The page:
“Don’t go anywhere. The party is just getting started!” the man said. I struggled against his arms, but it did even less good than before.

"Hey, hey, hey, shhh, it’s alright,” the guy said. He put his arms around me. He smelled like armpit. I reeled all over, from head to toe. The guy put his lips on my forehead. I tried to push him away.

“Stop it!” I screamed, but the words came out fuzzy like “Soppeh.” A few people laughed. I didn’t. I had never kissed a boy, and that man right there was not going to be my first kiss, no way. Justin was talking on his cell phone and not paying a bit of attention to what was going on next to him on the couch. Not that he would have helped me if he had been paying attention.

“Soppeh, soppeh,” I said weakly. The man’s arms tightened around me and he kept feeling around my face with his lips, looking for mine. I turned my head as much as I could, making him miss. He tried to grab my head to force me to turn it. People kept laughing and whistling and saying things I didn’t understand anymore. I heard my heart thudding in my ears. I thought I heard Justin laughing too―no surprise there. But then suddenly I heard Momma’s voice in the confusion too. She was not laughing like the others. She was screaming and shouting.

During a pause in all the hubbub, I heard Momma shout, “What are you DOING to my daughter? Get off her! You get out. You get out! All of you! Now! Get out or--or I'll call the police!”

The men stopped talking right away, and the man who had me in his grip let go. I tried to stand up, but I couldn’t. I looked down at myself and saw a wet spot growing at the crotch of my shorts. I was peeing myself, and my legs wouldn’t work to get me to the bathroom. I started to cry openly, like a little kid. “Momma!” I cried.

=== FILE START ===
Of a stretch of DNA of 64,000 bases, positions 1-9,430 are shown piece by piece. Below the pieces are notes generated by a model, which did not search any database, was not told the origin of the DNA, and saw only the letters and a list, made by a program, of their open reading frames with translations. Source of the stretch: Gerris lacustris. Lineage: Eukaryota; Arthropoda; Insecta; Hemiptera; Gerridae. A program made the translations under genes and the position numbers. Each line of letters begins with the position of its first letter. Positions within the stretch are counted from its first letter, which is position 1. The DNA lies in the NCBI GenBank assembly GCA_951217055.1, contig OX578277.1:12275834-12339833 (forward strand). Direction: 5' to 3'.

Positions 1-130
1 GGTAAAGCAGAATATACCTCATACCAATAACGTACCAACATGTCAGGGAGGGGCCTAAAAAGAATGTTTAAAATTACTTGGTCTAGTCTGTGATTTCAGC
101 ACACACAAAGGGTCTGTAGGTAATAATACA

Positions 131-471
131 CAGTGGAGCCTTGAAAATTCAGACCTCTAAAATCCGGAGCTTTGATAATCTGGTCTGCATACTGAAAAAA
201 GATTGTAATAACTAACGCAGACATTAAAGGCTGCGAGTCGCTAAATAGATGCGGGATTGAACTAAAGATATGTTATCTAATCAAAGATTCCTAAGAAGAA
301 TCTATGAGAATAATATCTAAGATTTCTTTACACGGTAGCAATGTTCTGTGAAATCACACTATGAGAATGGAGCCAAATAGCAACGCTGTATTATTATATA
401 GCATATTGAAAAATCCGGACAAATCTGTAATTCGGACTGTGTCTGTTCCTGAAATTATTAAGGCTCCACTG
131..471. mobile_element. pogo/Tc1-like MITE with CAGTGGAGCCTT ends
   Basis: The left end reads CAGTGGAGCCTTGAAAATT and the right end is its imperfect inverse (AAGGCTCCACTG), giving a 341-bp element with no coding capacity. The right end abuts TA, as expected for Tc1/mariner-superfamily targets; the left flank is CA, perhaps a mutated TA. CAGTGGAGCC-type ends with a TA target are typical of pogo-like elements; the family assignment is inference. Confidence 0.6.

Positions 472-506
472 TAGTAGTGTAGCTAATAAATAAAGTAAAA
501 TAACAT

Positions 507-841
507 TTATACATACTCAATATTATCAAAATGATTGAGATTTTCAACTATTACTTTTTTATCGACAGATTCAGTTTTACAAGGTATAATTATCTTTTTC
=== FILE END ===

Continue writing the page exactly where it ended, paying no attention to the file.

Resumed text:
“Oh, baby, I am so sorry!” Momma was crying, too. She scooped me up in her arms and carried me to the bathroom, whispering “I’m so sorry, so sorry, so sorry” into the top of my head. She set me down. “Stay here for a minute, baby.” I obeyed, leaning against the door frame.

Momma marched out into the living room and yelled, “Don’t you ever come back here! You hurt my baby. This is OVER!”

“I didn’t do anything to her,” Justin yelled.

“Well, you let this happen to her! That's just as bad! I TRUSTED you!”

“I ain’t no babysitter,” Justin said. I heard a slap. Momma didn’t cry out; she growled. Momma must have slapped Justin.

“You get your stuff, and you get out of this house right now. I don’t ever want to see you again!”

“Yeah? Who's going to pay your rent? And your retard's doctor bills?” So that was why Momma hadn't been worried about money.